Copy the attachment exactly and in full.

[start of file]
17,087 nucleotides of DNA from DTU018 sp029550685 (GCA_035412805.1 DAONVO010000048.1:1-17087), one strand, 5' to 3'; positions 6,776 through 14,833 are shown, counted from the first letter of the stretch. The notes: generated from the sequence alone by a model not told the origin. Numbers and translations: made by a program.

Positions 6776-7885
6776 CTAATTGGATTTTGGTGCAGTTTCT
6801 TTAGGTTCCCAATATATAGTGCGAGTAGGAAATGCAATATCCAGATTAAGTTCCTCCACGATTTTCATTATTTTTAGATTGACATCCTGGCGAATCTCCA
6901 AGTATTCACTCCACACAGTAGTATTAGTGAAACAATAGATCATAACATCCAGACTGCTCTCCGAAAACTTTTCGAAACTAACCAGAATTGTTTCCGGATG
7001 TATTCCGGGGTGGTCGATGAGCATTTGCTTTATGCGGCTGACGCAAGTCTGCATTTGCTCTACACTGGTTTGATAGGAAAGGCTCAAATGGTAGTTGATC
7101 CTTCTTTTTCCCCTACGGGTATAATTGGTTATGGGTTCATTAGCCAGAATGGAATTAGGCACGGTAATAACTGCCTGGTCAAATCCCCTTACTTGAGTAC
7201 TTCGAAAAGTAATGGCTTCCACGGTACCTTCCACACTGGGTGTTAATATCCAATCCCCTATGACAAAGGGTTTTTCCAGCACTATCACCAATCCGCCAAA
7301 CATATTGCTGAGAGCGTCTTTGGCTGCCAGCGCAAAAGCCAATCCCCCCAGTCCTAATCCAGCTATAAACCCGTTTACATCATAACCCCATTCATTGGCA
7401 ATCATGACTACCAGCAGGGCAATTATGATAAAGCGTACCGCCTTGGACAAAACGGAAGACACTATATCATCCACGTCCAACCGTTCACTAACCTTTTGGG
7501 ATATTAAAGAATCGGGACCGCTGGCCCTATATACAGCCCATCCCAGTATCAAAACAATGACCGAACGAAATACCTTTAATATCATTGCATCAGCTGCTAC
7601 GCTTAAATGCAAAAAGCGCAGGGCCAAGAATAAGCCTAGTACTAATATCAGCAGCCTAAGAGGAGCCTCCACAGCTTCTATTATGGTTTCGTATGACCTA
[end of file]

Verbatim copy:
17,087 nucleotides of DNA from DTU018 sp029550685 (GCA_035412805.1 DAONVO010000048.1:1-17087), one strand, 5' to 3'; positions 6,776 through 14,833 are shown, counted from the first letter of the stretch. The notes: generated from the sequence alone by a model not told the origin. Numbers and translations: made by a program.

Positions 6776-7885
6776 CTAATTGGATTTTGGTGCAGTTTCT
6801 TTAGGTTCCCAATATATAGTGCGAGTAGGAAATGCAATATCCAGATTAAGTTCCTCCACGATTTTCATTATTTTTAGATTGACATCCTGGCGAATCTCCA
6901 AGTATTCACTCCACACAGTAGTATTAGTGAAACAATAGATCATAACATCCAGACTGCTCTCCGAAAACTTTTCGAAACTAACCAGAATTGTTTCCGGATG
7001 TATTCCGGGGTGGTCGATGAGCATTTGCTTTATGCGGCTGACGCAAGTCTGCATTTGCTCTACACTGGTTTGATAGGAAAGGCTCAAATGGTAGTTGATC
7101 CTTCTTTTTCCCCTACGGGTATAATTGGTTATGGGTTCATTAGCCAGAATGGAATTAGGCACGGTAATAACTGCCTGGTCAAATCCCCTTACTTGAGTAC
7201 TTCGAAAAGTAATGGCTTCCACGGTACCTTCCACACTGGGTGTTAATATCCAATCCCCTATGACAAAGGGTTTTTCCAGCACTATCACCAATCCGCCAAA
7301 CATATTGCTGAGAGCGTCTTTGGCTGCCAGCGCAAAAGCCAATCCCCCCAGTCCTAATCCAGCTATAAACCCGTTTACATCATAACCCCATTCATTGGCA
7401 ATCATGACTACCAGCAGGGCAATTATGATAAAGCGTACCGCCTTGGACAAAACGGAAGACACTATATCATCCACGTCCAACCGTTCACTAACCTTTTGGG
7501 ATATTAAAGAATCGGGACCGCTGGCCCTATATACAGCCCATCCCAGTATCAAAACAATGACCGAACGAAATACCTTTAATATCATTGCATCAGCTGCTAC
7601 GCTTAAATGCAAAAAGCGCAGGGCCAAGAATAAGCCTAGTACTAATATCAGCAGCCTAAGAGGAGCCTCCACAGCTTCTATTATGGTTTCGTATGACCTA